While negotiating their deals with the Kurdish Authorities, international oil companies were no doubt aware that they were running the risk of having their contracts questioned by the government of Baghdad at the first political crisis between Erbil and the central government. Similarly, the arms deals negotiated by the central government are also running the risk of being reconsidered. That is what is happening today. Amid the growing tension between Baghdad and Erbil, the president of the autonomous region of Kurdistan, Massoud Barzani, is pushing to suspend arms deals signed by the central government with international allies on behalf of the National Army, while the Prime Minister, Nouri al-Maliki, is putting pressure on oil companies to cancel their deals with the Kurds.
- Pressure from Baghdad on US and French Oil Companies : The recurrent political disputes between the central government and the regions over the control of oil revenues, and the absence of a petroleum law, jeopardize the activities and interests of international oil companies involved in sensitive areas such as the Nuni region of Kurdistan. The autonomous northern province of Kurdistan has negotiated several contracts with foreign oil companies, including ExxonMobil and Total. Baghdad fears that increased oil autonomy might encourage separatism in the North and considers all oil deals signed without passing through the central government as illegal. Prime Minister Nouri al-Maliki warned on 19/06 that such contracts could lead to war and urged President Barack Obama to intervene to stop Exxon Mobil from proceeding with the deal. Similarly, Hussein al-Shahristani, deputy prime minister for energy, warned French companies that all contracts in Iraq would be ended if a deal is signed with a regional government without passing through Baghdad (Total had in fact announced earlier this year that it is negotiating potential deals in the Kurdistan region). Putting pressure on traditional partners, the government of Nouri al-Maliki is inviting new foreign companies to invest in the Iraqi oil and gas sector. The invitation delivered by deputy prime minister Rowsch Shaways (Russia Today, 23/06) to Russian companies is tempting, especially in such an internal and regional political context.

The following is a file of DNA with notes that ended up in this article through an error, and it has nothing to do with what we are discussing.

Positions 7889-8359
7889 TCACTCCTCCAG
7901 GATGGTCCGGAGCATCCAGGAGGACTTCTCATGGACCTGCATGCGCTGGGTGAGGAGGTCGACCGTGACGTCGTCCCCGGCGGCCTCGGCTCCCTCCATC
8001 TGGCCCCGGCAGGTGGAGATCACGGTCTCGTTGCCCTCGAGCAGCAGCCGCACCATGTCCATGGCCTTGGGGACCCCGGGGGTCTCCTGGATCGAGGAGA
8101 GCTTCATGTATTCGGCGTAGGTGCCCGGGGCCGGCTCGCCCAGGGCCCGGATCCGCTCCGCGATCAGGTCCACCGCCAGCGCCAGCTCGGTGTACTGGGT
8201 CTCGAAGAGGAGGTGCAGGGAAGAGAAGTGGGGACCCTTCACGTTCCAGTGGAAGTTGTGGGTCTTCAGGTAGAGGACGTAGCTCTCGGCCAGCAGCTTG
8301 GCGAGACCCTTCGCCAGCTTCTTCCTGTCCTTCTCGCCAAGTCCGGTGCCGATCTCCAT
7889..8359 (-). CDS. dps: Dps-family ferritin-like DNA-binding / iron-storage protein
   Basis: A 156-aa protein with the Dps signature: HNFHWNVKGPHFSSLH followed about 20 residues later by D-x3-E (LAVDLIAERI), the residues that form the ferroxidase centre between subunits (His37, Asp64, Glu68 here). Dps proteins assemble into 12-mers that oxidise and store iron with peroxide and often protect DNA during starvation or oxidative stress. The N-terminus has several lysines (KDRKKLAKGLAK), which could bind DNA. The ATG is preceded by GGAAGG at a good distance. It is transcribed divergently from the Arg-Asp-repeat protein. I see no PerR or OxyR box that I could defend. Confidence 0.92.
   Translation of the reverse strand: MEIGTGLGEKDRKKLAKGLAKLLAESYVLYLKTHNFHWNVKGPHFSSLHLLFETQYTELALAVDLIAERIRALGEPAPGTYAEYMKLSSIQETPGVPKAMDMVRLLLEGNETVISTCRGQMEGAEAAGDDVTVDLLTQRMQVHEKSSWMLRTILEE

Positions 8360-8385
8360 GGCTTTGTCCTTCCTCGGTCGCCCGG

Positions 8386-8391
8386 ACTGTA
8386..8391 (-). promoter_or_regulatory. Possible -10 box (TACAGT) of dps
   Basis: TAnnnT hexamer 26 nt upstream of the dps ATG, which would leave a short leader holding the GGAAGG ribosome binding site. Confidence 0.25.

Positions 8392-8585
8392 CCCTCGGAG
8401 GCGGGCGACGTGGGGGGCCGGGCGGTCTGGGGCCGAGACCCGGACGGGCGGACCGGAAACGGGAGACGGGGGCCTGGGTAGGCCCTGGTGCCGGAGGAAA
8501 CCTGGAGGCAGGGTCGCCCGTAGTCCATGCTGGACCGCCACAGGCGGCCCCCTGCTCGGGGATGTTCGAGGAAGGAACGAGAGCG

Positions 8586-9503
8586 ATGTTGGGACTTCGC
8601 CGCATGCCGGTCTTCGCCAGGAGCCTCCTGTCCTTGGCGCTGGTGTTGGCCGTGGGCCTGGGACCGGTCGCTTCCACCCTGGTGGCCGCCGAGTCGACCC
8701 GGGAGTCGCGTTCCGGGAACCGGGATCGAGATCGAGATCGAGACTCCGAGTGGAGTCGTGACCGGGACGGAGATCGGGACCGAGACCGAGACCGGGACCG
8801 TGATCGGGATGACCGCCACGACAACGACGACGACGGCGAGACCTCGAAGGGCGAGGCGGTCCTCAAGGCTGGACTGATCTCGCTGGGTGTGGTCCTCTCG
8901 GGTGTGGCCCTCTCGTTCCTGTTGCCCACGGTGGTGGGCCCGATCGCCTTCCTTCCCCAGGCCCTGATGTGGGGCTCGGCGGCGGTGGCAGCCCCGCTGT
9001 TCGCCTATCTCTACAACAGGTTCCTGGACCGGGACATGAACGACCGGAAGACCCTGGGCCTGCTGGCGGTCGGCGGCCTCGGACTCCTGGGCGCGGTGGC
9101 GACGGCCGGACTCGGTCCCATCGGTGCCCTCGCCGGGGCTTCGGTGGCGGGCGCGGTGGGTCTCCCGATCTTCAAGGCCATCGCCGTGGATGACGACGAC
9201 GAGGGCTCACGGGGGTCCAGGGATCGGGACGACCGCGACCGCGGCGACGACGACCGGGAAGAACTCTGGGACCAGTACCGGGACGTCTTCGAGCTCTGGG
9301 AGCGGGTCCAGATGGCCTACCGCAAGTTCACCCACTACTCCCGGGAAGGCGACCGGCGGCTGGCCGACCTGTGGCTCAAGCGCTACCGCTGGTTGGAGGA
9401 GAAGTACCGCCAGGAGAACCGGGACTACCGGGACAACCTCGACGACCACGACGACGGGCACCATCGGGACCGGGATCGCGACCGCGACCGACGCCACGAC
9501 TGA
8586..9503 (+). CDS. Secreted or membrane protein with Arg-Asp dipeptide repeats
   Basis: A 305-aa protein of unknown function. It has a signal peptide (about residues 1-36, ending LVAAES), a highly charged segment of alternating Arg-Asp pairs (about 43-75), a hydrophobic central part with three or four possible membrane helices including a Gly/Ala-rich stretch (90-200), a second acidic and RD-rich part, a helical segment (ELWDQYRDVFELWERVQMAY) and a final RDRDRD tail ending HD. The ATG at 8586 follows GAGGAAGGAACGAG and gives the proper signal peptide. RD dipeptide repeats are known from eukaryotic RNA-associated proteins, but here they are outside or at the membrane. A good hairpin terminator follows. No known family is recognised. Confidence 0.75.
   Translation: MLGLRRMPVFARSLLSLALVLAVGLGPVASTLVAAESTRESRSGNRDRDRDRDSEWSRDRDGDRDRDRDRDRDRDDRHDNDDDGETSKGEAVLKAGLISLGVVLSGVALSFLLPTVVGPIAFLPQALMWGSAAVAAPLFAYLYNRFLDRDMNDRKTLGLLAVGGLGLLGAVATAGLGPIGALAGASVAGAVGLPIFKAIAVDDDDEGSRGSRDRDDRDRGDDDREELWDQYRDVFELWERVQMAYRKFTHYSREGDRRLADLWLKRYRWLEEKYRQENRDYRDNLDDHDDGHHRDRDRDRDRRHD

- Pressure from Erbil on US and French Defence Companies : Tension between the central government and the Kurdish autonomous region is increasingly becoming personal between Nouri al-Maliki and Massoud Barzani. After hosting Tarek al-Hashemi, Iraq’s Sunni Vice-President accused of terrorism by Maliki’s government, and denouncing the latter’s dictatorial tendencies, Barzani declared his opposition to the F-16 deal as long as Maliki controls the Iraqi government and warned the US that the jets could be used against the Kurds. Since Nouri al-Maliki appears to be keen on carefully handling relations with the French, especially with the new French administration, talks about a new Mirage deal are resurfacing again. We believe that, in such a context, a potential deal with the French government over this type of armaments would also be targeted by the Kurds.
The immediate and direct impact of domestic political tensions in Iraq, especially between the central government of Nouri al-Maliki and the autonomous region of Kurdistan, on the implementation of strategic programs is evident when it comes to developing the oil and gas sector in Kurdistan and to rearming the Iraqi Air Force in Baghdad. This could provide new opportunities for other international partners, such as the Russians. But in the long run, we expect continuity in the strategic choices made by the Iraqis in favour of their American (and French) partners, even if the door is left open for the Russians (and other outsiders).